Food is one way to create a memorable event experience, but art and history are also capable of giving delegates an experiential impression at an event.

“Our attendees are brand stewards for their destination, so that completely integrates into everything from our theme to our content buckets. Baltimore just went through a rebrand around the people, culture, and history, so when we looked at developing our theme for that event, there was a lot of fodder to align with what we wanted to do. We really ingrained Baltimore’s history and stories into the tone of our event communications and messaging, including in videos that we produced and on social media.”

Melissa Cherry, Chief Operating Officer, Destinations International


The American Visionary Art Museum (AVAM) is a Baltimore landmark. AVAM features three award-winning historic buildings and two sculpture plazas, which house the work of self-taught artists, including farmers, mathematicians, prison inmates and people with mental illness. It’s an inclusive space catering to artistic tastes off the beaten path, and thus provides a more memorable multi-sensory experience for attendees.


Baltimore is famously the birthplace of the American National Anthem, and historic destinations lend their significance to event themes as well. The Washington Monument located in Baltimore’s Mount Vernon neighborhood has graced the city skyline for more than 200 years.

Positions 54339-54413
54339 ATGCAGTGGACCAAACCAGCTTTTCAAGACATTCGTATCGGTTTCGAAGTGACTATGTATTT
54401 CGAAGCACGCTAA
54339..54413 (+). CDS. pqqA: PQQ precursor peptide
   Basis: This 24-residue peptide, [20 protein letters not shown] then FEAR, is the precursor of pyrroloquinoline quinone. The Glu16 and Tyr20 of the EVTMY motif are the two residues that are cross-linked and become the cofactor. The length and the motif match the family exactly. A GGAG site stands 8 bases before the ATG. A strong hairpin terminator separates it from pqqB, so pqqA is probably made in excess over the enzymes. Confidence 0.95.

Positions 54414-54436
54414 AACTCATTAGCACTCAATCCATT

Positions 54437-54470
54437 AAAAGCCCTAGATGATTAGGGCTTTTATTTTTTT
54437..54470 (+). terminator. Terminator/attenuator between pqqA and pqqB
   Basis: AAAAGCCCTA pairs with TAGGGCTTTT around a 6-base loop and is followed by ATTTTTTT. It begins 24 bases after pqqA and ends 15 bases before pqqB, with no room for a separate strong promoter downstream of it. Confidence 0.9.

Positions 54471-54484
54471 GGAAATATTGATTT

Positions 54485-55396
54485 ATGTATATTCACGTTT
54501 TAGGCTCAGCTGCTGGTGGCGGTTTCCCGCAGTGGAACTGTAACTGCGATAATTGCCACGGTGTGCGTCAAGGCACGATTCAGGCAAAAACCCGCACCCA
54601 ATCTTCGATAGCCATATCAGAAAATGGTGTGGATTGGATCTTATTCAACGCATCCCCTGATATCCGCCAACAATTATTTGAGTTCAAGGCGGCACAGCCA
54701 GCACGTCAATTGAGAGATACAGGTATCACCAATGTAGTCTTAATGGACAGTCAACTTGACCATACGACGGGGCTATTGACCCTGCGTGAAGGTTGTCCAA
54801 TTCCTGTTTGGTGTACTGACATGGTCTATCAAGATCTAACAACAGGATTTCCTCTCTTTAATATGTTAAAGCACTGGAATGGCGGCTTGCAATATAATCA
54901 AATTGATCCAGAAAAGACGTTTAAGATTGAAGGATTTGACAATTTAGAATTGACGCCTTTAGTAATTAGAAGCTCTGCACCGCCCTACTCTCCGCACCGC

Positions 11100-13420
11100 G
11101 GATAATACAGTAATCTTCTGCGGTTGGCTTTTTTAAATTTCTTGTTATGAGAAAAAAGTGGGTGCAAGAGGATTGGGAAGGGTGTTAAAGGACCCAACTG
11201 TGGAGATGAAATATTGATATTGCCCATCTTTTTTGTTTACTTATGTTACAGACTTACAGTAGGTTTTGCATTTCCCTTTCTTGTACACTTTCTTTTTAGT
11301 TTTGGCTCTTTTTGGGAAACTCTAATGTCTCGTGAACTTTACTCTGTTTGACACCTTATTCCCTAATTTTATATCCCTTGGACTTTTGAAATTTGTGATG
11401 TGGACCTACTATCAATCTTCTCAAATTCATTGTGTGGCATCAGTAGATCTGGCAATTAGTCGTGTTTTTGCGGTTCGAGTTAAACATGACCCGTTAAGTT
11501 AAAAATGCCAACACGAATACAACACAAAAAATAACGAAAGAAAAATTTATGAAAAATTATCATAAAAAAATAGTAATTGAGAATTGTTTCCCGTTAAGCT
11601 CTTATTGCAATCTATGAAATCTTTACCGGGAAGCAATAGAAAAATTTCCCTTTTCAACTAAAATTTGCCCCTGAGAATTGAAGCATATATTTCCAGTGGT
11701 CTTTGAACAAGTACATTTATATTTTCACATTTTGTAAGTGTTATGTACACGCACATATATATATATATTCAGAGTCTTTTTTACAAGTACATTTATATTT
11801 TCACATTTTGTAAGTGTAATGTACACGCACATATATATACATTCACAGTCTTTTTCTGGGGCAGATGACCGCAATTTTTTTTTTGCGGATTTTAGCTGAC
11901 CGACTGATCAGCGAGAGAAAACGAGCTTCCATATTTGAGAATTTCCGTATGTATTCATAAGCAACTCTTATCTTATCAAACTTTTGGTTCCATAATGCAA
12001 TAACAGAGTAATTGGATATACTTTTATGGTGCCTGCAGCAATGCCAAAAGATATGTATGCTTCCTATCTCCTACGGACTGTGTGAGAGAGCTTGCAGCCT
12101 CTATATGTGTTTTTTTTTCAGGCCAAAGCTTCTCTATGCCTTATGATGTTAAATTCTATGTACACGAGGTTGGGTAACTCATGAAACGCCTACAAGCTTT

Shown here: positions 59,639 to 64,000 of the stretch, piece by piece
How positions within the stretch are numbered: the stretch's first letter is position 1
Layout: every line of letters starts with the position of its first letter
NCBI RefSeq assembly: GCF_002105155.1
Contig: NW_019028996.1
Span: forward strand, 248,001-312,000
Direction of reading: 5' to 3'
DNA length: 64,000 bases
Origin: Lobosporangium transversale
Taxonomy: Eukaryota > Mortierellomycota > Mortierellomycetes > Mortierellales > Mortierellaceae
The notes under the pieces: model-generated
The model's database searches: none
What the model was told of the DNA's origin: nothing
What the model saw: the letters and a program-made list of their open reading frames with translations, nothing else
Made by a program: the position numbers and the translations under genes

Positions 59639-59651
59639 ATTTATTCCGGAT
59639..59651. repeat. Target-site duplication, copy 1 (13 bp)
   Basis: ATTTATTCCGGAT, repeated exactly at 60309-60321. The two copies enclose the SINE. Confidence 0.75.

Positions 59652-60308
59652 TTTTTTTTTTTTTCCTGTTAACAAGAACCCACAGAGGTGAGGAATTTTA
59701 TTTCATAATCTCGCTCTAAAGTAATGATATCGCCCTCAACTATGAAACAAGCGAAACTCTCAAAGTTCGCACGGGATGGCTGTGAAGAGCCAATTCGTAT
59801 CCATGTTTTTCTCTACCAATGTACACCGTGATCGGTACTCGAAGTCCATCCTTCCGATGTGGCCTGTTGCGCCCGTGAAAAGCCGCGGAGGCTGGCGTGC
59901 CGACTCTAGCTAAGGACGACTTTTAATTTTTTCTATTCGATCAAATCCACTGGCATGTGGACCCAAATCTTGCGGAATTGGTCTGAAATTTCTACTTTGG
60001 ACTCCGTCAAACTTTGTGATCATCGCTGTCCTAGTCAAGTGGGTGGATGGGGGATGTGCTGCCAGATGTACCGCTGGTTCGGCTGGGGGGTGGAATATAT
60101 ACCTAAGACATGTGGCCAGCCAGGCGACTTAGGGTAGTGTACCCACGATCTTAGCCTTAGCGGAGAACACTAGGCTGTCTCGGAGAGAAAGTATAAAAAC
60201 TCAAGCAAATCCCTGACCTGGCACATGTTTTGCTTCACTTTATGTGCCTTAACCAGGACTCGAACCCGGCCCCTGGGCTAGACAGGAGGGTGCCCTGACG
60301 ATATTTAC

A destination’s close proximity to several large urban centers and road-accessibility amid all the uncertainty around flight travel not only makes it more reliable, but provides event planners and event goers alike a chance to rediscover the often-forgotten culture and history within their own backyards.

Smaller, closer destinations are also more affordable, leaving event planners with extra budget to try out an array of experiences that will make an onsite event unforgettable.

To learn more about how to host a memorable event on the Eastern Seaboard, head to Visit Baltimore.